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-   -   BTB's Lifting Thoughts (http://www.muscleandbrawn.com/forum/showthread.php?t=15144)

BendtheBar 10-03-2013 11:00 PM

BTB's Lifting Thoughts
 
Going to toss out some random thoughts on lifting. Please feel free to chime in.

BendtheBar 10-03-2013 11:03 PM

Everyone wants a special lifting program.

The one truth I have learned is that most of these folks who want you to create something unique and special for them won't like what you create. They will recoil at the simplicity, hard exercises and focus on progression.

Looking back I can recall only a small handful of lifters who actually stuck with unique programs I created. The lesson to be learned here is that you should use caution creating something special for another lifter until they have established a track record of sticking to programs.

Better to set them on course with one of the old faithfuls, and see how they respond. Most people are squatting or deadlifting as it is, so a program with these lifts will truly be unique and special to them.

bamazav 10-04-2013 06:46 AM

I confess, I have been guilty in the past.

brad1224 10-04-2013 09:32 AM

personally i dont feel there is a "secret lifting plan" for bbing or for ppl that want to look better. but for competitive power lifters there is specific plans you must do. If your not ready to take a plan serious then i dont think u are ready for powerlifting.

moeheep 10-04-2013 09:37 AM

I experienced the biggest gains in strength after I read Brooks Kubik state..."It is an undeniable fact that very few people actually train HARD when they lift weights."

After reading that:
1. I recognized I was not working hard.
2. Immediatly changed my mindset.
3. I am currently experiencing my biggest strength gains....ever!

Also while on vacation last week and working out at a local gym, I saw this to be true. Even my sister, who was with me, said as I was training, and working HARD, everyone was staring at me like I had 2 heads.

brad1224 10-04-2013 09:39 AM

Quote:

Originally Posted by moeheep (Post 413422)
I experienced the biggest gains in strength after I read Brooks Kubik state..."It is an undeniable fact that very few people actually train HARD when they lift weights."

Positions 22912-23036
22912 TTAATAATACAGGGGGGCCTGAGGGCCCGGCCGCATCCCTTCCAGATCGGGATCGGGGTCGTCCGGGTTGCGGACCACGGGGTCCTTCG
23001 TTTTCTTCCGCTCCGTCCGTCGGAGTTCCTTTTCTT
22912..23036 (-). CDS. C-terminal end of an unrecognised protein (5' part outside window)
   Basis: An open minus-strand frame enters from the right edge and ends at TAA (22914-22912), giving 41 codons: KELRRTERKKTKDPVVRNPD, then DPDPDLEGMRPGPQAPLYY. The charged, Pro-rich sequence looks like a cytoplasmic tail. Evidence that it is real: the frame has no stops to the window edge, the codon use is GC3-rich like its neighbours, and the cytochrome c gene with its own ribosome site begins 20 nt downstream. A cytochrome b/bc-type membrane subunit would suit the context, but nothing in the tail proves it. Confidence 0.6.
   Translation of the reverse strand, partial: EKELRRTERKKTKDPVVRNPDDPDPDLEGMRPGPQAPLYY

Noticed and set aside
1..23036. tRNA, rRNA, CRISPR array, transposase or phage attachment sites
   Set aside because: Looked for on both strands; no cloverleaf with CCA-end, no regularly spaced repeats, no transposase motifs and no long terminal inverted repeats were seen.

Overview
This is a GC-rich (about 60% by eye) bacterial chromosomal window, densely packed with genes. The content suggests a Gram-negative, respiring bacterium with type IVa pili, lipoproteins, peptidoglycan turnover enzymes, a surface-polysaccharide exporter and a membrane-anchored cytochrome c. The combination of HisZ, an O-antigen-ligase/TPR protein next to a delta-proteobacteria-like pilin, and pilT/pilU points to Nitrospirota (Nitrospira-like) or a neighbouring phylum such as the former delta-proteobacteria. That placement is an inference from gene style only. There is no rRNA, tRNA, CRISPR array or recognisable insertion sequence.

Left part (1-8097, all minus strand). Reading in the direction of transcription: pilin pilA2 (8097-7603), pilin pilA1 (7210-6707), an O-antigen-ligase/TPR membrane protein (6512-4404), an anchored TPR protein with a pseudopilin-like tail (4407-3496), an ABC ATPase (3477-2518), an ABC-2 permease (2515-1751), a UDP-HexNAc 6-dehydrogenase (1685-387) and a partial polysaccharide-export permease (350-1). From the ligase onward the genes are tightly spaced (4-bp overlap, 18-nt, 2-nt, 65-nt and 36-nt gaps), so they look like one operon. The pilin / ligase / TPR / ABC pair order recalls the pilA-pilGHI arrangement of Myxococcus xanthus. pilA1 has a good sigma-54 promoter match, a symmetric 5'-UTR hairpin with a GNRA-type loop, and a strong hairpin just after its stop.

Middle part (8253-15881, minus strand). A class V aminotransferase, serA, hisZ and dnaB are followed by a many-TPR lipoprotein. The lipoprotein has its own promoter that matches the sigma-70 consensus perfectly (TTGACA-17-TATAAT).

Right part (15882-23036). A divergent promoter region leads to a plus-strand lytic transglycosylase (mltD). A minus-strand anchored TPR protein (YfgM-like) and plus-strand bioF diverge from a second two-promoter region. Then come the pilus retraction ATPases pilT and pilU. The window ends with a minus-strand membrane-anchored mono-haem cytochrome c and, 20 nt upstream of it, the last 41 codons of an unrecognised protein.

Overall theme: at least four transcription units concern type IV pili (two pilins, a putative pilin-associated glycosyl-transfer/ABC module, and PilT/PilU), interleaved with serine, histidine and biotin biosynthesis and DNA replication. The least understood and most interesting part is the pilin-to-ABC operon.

After reading that:
1. I recognized I was not working hard.
2. Immediatly changed my mindset.
3. I am currently experiencing my biggest strength gains....ever!

Also while on vacation last week and working out at a local gym, I saw this to be true. Even my sister, who was with me, said as I was training, and working HARD, everyone was staring at me like I had 2 heads.

agree wit you here. I catch myself saying im working hard but then will skip sets or not push my self to the limit. It takes a different mindset to take your body to its limit then pass that limit. great post man

BendtheBar 10-05-2013 06:50 PM

I think I have "weakness X." Should I be working on improving it?

I hate the idea of training weaknesses simply because everyone should be trying to make every body part as strong as possible to begin with.

Training weaknesses should already be a part of your program. Assume everything is weak. Make it Herculean strong.

TDawg75 10-05-2013 07:22 PM

Quote:

Originally Posted by brad1224 (Post 413424)
agree wit you here. I catch myself saying im working hard but then will skip sets or not push my self to the limit. It takes a different mindset to take your body to its limit then pass that limit. great post man

Same here. I find myself wanting to skip squat sets because "man, that last one felt awfully heavy". I actually have to talk myself INTO doing every set.

linedriver465 10-05-2013 07:43 PM

Quote:

Originally Posted by BendtheBar (Post 413926)
I think I have "weakness X." Should I be working on improving it?

I hate the idea of training weaknesses simply because everyone should be trying to make every body part as strong as possible to begin with.

Training weaknesses should already be a part of your program. Assume everything is weak. Make it Herculean strong.

Loving this post Steve. I myself get so caught up in "weak points" - not sure if it was perpetuate by a few of my buddies that ran Westside or if I convinced myself that I was actually strong enough to have weak points.

The bottom line is every body part should be worked hard as hell and treated like it's never strong enough

BendtheBar 10-05-2013 11:22 PM

Quote:

Originally Posted by linedriver465 (Post 413942)
Loving this post Steve. I myself get so caught up in "weak points" - not sure if it was perpetuate by a few of my buddies that ran Westside or if I convinced myself that I was actually strong enough to have weak points.

The bottom line is every body part should be worked hard as hell and treated like it's never strong enough

I think there is too much of a focus on weak points before a strength base is built. To me weak point training occurs after a strength base has been built and we begin to assess which body parts of muscle groups are lagging.


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